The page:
During the course of this review, I used only the Parasound JC 3+ ($2995) and the Musical Surroundings Phonomena II+ ($750) phono stages, because both could provide the 55–60dB of gain into the 47k ohm load that the moving-iron Grado Aeon requires. The rest of my system consisted of the Rogue RP-7 line-level preamp feeding either the EleKit TU-8600R or the Rogue Audio Stereo 100 amplifiers driving the DeVore Fidelity Orangutan O/93 loudspeakers, connected with Cardas Clear Cygnus speaker cables.
When my hands don’t shake and the light is bright enough, I can set up turntables at a level maybe a notch or two down from the pros. For this report, I just held the flashlight, watched, and asked dumb questions while Michael Trei opened the Initial’s heavy wood crate and assembled the table on my rack, next to my Dr. Feickert Blackbird.
“So, Michael, what is that plinth made of?”
“It’s solid aluminum with some concentric cutouts surrounding the bearing mount.”
“What are the cutouts for? To subvert standing waves or randomize vibrations?”
“Something like that.”
On the more expensive models, there are no cutouts: Instead, Janusz and his son Robert Sikora use a sandwich plinth with layers of different materials of varying density. The complete Initial turntable weighs only 62lb, while the Reference deck weighs more than 220lb!
“What are those white glass balls?”
“Those are the things you don’t want to drop on the floor, ’cause you’ll never find them. They sit under the plinth’s three footer cones.”
Two seconds later, a ball hit the oak floor with a loud clack, bounced high, then ran off to nowhere like a scared mouse. I found it hiding under a speaker and needed chopsticks to get it out.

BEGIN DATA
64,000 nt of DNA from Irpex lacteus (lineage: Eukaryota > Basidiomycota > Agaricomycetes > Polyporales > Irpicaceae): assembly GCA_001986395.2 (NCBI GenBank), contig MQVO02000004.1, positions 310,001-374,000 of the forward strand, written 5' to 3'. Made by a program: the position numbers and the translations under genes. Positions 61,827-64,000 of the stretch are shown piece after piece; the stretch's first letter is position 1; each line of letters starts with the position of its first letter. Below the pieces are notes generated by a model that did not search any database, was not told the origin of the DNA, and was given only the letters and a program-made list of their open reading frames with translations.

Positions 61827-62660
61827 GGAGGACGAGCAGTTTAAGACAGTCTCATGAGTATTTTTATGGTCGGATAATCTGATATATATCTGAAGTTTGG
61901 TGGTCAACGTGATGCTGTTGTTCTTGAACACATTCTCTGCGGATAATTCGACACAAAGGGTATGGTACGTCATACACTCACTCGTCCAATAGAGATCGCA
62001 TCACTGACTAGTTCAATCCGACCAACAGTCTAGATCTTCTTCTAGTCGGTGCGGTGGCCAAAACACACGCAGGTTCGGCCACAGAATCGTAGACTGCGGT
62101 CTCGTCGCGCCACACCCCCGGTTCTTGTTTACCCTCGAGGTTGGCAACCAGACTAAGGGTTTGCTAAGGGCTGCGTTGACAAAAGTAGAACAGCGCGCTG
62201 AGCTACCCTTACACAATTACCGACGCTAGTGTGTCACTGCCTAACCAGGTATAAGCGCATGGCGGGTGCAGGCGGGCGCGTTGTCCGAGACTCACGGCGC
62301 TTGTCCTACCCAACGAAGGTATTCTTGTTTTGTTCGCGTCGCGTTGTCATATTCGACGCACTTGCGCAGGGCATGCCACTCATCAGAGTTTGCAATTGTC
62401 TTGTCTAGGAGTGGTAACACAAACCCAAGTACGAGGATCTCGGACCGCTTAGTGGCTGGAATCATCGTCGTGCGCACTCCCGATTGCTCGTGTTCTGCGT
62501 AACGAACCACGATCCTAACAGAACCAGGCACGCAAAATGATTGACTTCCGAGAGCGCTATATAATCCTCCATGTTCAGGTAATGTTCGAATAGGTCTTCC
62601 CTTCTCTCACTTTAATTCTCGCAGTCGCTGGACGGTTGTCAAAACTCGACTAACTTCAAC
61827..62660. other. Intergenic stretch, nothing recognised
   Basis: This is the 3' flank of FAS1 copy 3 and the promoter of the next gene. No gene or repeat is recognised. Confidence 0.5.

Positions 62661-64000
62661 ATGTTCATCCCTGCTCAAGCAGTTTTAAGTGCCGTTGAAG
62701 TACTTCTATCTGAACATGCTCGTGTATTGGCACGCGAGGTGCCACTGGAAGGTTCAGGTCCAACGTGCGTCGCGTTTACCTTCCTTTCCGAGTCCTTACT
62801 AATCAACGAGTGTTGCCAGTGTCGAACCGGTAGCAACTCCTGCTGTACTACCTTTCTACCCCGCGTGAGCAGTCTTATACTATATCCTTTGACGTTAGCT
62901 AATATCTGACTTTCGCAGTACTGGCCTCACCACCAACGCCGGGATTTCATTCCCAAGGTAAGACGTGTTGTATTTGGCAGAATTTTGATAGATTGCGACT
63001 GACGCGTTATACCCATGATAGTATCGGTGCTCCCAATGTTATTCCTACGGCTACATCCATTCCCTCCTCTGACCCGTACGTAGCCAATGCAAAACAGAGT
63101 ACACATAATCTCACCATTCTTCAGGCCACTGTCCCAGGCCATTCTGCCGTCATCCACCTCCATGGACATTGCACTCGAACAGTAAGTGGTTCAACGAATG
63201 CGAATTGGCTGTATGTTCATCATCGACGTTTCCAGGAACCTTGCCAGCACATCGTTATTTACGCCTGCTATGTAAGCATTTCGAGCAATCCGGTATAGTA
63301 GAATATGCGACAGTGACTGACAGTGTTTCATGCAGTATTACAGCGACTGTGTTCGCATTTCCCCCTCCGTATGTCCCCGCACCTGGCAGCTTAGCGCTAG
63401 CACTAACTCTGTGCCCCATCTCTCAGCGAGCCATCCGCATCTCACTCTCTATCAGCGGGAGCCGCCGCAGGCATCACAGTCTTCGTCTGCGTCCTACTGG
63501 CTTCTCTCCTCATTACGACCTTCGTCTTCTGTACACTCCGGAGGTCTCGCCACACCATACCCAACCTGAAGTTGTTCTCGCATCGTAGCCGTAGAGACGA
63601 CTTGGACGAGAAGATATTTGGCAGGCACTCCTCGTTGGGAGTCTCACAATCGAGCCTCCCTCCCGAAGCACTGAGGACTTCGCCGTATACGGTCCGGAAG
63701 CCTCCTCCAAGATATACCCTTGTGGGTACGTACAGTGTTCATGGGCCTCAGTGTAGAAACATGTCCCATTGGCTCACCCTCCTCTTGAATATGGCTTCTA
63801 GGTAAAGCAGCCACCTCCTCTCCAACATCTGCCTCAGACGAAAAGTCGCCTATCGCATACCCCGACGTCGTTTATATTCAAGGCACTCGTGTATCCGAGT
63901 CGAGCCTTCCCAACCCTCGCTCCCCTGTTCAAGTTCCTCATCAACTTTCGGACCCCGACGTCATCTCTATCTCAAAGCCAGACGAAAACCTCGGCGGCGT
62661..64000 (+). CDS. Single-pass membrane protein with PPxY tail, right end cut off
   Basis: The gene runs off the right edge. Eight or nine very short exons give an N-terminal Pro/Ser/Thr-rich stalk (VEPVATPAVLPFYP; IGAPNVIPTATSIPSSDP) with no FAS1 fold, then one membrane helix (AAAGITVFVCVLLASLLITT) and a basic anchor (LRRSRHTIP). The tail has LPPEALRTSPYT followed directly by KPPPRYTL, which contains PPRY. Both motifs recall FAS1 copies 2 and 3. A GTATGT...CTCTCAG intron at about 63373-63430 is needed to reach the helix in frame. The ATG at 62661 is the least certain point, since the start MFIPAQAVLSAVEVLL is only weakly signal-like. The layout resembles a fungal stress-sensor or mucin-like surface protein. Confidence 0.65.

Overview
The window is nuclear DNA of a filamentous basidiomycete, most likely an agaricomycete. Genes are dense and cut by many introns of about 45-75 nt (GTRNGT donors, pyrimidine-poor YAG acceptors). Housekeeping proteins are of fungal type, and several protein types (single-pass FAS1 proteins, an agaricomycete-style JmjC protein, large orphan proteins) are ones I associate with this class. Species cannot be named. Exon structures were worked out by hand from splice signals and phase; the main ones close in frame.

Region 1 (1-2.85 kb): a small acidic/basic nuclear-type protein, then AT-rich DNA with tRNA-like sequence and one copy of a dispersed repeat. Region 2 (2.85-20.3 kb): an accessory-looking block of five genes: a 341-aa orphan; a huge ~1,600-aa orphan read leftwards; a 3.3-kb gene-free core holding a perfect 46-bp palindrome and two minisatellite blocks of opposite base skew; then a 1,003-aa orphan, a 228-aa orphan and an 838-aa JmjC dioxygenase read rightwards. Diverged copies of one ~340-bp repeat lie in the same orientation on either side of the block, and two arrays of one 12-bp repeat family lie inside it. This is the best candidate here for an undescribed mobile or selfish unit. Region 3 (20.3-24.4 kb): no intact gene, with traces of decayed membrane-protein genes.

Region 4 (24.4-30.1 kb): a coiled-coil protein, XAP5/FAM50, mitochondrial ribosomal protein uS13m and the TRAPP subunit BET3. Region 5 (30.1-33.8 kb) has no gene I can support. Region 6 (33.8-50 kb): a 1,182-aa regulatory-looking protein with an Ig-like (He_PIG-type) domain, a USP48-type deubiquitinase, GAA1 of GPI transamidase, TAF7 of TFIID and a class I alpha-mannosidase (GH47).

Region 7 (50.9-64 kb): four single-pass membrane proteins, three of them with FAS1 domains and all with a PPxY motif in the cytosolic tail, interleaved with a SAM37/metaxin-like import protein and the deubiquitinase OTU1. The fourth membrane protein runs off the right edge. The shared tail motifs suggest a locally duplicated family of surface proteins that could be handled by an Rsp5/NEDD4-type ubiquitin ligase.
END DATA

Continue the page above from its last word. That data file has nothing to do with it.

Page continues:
I watched as Trei applied two oil drops and installed the inverted ceramic ball platter-bearing and the black, 8.8lb, 2″-thick platter.
“So, Michael, is that a Delrin platter? Like the ones on the Feickert and AMG turntables?”
“I think so.”
DuPont’s Delrin is an acetal homo-polymer called polyoxymethylene, which, I am told, has a density very similar to that of vinyl records.
Next, Michael installed the beveled 11mm-thick crystal-glass platter mat, which is isolated from the spindle by a 4.25″ diameter stainless steel center puck.
“Michael, doesn’t Brinkmann also offer a crystal-glass platter mat? If I remember right, the Brinkman mat cost, like, $1500. This one costs only $259.”
“Yeah . . . Brinkmann does.” (footnote 4)
“Seems like these European record decks are cross-pollinating.”
As Michael positioned the heavy stainless-steel motor housing, I blurted out, “Why is the motor under the tonearm? Isn’t that weird?” He said, “That’s what keeps the turntable’s footprint modest.” (The plinth measures 17″W × 13″D.)
“What kind of motor is that? ‘A high-torque Pabst DC motor.'” Before the two belts were installed, and after Mike connected the motor to the outboard speed controller, I listened with my stethoscope to the plinth area between the motor—running at 33.3 rpm—and the tonearm mount. To my surprise, the sound of the Initial’s high-torque motor was nearly inaudible. The bearing housing on the Jelco TK-850M tonearm was even closer to silent. The glass platter mat was silent.